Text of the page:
Bad news, everyone – Google moving to use HTTPS as a ranking signal
As you know I love sourcing my references, here it is, straight from Google Webmaster Blog – Https as a ranking signal
Moving on from a talk that was given at Google I/O 2014 entitled “HTTPS everywhere”
Google is deciding to to use https as a ranking signal.
To quote (emphasis courtesy of this old simian)
…over the past few months we’ve been running tests taking into account whether sites use secure, encrypted connections as a signal in our search ranking algorithms. We’ve seen positive results, so we’re starting to use HTTPS as a ranking signal. For now it’s only a very lightweight signal — affecting fewer than 1% of global queries, and carrying less weight than other signals such as high-quality content — while we give webmasters time to switch to HTTPS. But over time, we may decide to strengthen it, because we’d like to encourage all website owners to switch from HTTP to HTTPS to keep everyone safe on the web.
They are also going to force your hand and pressure you to use https, as they are looking out for all our security. Right?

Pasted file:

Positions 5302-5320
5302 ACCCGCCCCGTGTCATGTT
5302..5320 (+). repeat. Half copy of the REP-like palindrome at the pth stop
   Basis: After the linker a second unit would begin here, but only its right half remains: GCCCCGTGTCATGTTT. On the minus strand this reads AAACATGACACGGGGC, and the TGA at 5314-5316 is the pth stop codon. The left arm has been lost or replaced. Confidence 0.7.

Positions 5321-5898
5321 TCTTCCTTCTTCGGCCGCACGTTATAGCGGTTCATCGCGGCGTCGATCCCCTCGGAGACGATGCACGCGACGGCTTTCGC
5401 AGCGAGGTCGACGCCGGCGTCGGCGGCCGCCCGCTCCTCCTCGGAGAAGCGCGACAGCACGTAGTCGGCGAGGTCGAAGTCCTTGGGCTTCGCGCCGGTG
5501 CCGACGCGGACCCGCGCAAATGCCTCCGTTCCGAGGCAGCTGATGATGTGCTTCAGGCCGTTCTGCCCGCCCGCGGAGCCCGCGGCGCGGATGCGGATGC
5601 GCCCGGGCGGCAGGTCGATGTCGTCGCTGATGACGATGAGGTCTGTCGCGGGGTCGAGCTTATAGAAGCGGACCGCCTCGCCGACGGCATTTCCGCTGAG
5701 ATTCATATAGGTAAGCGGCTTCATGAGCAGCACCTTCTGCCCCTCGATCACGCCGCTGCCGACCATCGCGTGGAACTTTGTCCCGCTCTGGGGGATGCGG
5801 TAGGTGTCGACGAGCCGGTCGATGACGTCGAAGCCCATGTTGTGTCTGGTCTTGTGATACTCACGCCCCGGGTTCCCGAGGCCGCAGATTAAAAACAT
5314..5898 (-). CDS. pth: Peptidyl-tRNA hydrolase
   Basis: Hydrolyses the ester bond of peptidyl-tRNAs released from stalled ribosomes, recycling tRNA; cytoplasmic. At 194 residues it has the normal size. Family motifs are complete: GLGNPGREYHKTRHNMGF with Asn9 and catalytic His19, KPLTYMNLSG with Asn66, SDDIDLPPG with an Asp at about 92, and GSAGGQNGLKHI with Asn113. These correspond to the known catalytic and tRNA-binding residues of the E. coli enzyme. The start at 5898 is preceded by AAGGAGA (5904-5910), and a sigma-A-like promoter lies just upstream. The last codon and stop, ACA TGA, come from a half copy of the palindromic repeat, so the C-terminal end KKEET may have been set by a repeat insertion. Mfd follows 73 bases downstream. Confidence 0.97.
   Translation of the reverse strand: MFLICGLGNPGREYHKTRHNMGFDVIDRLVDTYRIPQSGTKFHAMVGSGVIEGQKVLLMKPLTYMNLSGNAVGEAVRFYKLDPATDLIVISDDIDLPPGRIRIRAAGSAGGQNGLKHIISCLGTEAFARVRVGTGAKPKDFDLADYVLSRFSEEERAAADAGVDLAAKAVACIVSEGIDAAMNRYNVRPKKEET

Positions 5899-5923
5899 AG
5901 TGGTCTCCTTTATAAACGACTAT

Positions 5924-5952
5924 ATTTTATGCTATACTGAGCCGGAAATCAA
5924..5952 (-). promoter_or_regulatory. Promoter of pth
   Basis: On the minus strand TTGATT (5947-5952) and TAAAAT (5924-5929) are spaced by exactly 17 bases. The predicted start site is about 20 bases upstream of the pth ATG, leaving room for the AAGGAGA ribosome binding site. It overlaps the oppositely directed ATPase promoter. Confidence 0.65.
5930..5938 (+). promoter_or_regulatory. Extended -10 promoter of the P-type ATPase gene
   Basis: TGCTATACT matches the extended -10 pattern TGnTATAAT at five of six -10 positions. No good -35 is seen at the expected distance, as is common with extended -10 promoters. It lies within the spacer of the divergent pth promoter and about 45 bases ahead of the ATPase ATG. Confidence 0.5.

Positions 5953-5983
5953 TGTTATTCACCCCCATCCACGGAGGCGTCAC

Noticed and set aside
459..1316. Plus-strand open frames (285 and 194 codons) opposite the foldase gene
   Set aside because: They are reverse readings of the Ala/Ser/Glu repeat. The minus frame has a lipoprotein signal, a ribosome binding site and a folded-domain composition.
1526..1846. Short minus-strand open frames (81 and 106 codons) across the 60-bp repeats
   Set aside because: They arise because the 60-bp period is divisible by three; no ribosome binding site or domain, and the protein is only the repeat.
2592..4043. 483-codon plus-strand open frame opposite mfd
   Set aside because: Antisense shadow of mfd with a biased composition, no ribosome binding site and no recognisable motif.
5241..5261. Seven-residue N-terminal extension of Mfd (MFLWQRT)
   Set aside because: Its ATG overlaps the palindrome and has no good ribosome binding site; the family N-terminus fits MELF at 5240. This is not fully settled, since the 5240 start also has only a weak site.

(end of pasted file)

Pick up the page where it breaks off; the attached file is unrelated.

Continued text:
Wrong, young grasshopper.
The gambit is found in the bigger strategy
Think about it, and you’ll find the real reason for this move easily.
Google is continuing “not provided” on a bigger scale.
Websites running https do not trasmit information, such as “referrer” to non-https sites.
If you run a non-https site, all referer information will be hidden from you.
Businesses and individuals who spend money on https certificates (about 9$/year) will be seen as more authoritative
I found this review of cheap SSL certificates
Links coming from non-https sites might be devalued (there goes a big chunk of spamming)
So in essence, they are using “security” as a smokescreen to clean up their search results from small-time bloggers (good bye Mommy blogs) and thin affiliate sites, spam and spam links.
And they are making you pay for it.